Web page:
Quotient Rule for differentiation
Quotient Rule:
Rule:
 For two differentiable functions $u(x)$ and $v(x)$ where $v(x)\mathrm{\ne}0$, the derivative of their quotient is: $\frac{d}{dx}\left[\frac{u(x)}{v(x)}\right]=\frac{v(x)\cdot {u}^{\mathrm{\prime}}(x)u(x)\cdot {v}^{\mathrm{\prime}}(x)}{[v(x){]}^{2}}$.
Explanation:
 The quotient rule states that when differentiating the quotient of two functions, the derivative is found using a specific formula involving the derivatives of the numerator and denominator.
Example:
 Consider $f(x)=\frac{{x}^{2}}{\mathrm{sin}(x)}$
 Let $u(x)={x}^{2}$ and $v(x)=\mathrm{sin}(x)$
 ${u}^{\mathrm{\prime}}(x)=2x$ and ${v}^{\mathrm{\prime}}(x)=\mathrm{cos}(x)$
 Apply the quotient rule: $\frac{d}{dx}\left[\frac{{x}^{2}}{\mathrm{sin}(x)}\right]=\frac{\mathrm{sin}(x)\cdot 2x{x}^{2}\cdot \mathrm{cos}(x)}{[\mathrm{sin}(x){]}^{2}}$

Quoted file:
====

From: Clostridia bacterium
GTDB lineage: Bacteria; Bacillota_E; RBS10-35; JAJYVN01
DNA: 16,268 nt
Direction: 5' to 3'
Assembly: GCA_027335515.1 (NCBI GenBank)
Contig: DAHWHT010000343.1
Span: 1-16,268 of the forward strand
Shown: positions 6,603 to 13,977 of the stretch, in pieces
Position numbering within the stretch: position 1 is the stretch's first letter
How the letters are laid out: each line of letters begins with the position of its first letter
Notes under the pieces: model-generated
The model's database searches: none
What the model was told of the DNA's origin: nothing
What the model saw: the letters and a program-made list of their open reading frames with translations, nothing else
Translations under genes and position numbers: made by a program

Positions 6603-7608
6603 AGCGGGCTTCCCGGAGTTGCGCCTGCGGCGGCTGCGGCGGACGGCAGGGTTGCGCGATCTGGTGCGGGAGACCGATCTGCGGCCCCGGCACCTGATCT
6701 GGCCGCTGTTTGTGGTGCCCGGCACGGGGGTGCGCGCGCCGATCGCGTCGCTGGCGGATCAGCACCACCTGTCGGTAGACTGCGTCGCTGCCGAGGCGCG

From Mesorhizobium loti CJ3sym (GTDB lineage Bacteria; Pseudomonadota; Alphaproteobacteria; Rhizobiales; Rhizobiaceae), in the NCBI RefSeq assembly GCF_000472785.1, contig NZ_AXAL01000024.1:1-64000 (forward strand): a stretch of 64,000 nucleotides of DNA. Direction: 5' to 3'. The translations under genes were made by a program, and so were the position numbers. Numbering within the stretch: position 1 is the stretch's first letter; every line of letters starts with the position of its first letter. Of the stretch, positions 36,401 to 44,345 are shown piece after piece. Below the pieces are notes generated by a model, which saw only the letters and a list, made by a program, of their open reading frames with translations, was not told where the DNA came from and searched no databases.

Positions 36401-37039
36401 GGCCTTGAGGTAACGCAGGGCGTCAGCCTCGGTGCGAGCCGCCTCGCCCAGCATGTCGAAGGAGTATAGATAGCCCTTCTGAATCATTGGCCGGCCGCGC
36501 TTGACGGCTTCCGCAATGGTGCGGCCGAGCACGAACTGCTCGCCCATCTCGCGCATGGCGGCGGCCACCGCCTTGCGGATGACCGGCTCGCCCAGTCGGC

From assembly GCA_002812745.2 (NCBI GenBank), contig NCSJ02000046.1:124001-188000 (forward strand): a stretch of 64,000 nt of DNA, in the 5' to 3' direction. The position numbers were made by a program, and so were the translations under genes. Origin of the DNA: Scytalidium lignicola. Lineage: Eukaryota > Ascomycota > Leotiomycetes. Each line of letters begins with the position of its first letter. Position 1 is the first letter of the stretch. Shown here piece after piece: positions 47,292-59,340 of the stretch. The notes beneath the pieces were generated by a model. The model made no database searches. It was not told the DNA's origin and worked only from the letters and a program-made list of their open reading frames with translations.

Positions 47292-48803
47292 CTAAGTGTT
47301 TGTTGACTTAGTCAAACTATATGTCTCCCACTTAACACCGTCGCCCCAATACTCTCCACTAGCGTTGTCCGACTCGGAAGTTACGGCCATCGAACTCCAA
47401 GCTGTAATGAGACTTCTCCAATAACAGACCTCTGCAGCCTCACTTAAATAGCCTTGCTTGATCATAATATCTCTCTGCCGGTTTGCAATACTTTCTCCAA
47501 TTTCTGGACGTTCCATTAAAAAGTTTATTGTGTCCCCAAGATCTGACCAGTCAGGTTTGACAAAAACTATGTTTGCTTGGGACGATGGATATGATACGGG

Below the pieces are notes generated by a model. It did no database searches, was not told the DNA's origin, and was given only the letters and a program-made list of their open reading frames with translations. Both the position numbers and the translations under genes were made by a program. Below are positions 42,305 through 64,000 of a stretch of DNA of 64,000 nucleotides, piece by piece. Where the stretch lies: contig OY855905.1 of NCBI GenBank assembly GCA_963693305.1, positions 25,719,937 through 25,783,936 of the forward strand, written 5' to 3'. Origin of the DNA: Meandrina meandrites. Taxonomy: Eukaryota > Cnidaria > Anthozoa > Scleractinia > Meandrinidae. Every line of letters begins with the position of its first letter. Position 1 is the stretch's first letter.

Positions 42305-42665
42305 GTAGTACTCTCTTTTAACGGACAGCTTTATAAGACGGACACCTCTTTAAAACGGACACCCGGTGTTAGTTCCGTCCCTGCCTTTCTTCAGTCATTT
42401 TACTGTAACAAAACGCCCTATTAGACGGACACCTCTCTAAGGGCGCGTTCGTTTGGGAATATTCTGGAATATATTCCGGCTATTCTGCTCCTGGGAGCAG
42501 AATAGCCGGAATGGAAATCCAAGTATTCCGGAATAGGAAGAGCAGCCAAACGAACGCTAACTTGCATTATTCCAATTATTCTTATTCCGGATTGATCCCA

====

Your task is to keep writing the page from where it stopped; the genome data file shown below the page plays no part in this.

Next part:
Properties and Notes:

Applicability and Conditions:
 The quotient rule is applicable when differentiating a quotient of two functions, and the denominator function is not zero.

Avoiding Ambiguity:
 The rule helps avoid the ambiguity that arises when directly differentiating fractions using the power rule.

Handling Complex Ratios:
 Useful in finding derivatives of complex algebraic expressions or functions expressed as ratios.
Applications of the Quotient Rule:

Rate of Change Problems:
 Used to analyze rates of change in various contexts, such as motion problems in physics or growth and decay problems in biology or economics.

Optimization and Critical Points:
 Helpful in optimization problems where finding critical points or extreme values of functions is necessary.